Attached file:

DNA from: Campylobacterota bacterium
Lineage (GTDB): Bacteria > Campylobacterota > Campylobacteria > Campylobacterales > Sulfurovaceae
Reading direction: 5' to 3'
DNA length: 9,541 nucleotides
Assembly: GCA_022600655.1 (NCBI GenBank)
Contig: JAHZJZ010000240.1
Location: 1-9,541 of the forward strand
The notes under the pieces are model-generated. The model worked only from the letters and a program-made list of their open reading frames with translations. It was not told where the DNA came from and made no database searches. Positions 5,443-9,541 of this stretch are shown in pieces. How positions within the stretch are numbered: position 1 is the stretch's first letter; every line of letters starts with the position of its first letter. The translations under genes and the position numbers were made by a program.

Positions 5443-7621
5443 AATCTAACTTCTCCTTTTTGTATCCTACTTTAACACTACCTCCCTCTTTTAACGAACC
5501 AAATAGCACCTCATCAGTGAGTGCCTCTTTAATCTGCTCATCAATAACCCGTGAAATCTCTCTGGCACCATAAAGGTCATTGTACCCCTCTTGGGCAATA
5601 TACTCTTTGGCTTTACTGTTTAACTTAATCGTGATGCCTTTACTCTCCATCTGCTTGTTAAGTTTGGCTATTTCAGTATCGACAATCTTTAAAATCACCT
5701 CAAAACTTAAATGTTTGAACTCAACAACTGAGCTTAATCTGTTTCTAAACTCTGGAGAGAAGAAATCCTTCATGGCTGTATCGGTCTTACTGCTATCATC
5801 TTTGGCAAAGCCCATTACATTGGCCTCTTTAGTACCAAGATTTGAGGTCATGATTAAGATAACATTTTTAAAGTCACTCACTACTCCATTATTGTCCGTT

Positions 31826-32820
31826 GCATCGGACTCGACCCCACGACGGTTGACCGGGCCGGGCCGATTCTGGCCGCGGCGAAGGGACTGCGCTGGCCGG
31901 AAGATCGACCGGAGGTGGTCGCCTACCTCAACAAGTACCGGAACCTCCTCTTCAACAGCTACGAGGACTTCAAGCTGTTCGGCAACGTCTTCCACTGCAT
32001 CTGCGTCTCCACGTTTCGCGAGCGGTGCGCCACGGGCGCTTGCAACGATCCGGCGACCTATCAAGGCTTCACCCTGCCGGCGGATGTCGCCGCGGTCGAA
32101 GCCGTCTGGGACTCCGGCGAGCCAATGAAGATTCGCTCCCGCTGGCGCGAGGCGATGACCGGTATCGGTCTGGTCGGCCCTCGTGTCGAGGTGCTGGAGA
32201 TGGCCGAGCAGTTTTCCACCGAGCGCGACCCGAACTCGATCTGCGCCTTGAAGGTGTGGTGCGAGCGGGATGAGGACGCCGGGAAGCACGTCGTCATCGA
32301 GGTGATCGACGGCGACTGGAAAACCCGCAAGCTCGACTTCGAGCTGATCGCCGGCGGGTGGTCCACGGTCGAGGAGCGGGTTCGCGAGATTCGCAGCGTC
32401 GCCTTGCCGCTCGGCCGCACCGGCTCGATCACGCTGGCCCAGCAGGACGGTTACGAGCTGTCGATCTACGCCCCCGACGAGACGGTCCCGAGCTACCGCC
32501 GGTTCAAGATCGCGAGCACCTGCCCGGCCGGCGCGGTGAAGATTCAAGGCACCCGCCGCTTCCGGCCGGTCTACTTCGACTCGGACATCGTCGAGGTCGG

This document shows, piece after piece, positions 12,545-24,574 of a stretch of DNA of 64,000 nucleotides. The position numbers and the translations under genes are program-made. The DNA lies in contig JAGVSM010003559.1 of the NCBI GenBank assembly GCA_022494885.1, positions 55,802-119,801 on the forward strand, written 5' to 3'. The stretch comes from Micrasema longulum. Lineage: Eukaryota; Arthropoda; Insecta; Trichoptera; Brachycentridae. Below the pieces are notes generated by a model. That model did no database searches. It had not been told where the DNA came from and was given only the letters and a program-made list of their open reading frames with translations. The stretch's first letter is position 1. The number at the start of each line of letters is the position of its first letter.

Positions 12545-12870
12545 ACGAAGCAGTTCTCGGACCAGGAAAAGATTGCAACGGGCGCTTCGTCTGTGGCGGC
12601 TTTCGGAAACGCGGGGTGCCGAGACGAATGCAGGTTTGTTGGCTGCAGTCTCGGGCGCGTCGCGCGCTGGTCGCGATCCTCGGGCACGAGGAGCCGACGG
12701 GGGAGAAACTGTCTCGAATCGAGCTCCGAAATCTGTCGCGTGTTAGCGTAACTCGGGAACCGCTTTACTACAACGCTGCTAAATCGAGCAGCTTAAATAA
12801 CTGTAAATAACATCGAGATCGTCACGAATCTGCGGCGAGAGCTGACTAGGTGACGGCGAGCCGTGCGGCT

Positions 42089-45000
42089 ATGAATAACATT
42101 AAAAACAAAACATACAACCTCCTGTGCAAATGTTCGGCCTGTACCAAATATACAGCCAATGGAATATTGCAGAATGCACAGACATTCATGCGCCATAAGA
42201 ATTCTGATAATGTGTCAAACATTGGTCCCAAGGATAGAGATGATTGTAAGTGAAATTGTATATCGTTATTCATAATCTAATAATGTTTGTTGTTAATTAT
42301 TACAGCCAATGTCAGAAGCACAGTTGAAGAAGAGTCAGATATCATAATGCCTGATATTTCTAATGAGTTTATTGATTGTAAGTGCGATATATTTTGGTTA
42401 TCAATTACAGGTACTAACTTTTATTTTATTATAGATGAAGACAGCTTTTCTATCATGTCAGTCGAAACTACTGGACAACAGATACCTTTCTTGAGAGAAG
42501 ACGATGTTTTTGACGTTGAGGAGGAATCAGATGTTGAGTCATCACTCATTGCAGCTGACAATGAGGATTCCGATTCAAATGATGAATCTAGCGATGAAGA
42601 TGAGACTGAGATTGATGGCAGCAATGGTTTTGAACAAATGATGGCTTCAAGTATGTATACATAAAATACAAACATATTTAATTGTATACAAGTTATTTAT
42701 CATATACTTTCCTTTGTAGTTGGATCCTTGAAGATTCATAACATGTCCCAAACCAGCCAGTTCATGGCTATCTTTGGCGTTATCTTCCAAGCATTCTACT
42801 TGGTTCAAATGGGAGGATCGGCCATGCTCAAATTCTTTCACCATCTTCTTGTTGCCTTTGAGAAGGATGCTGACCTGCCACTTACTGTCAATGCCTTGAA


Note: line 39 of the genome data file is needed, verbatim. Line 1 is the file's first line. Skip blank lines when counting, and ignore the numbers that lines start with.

42801 TGGTTCAAATGGGAGGATCGGCCATGCTCAAATTCTTTCACCATCTTCTTGTTGCCTTTGAGAAGGATGCTGACCTGCCACTTACTGTCAATGCCTTGAA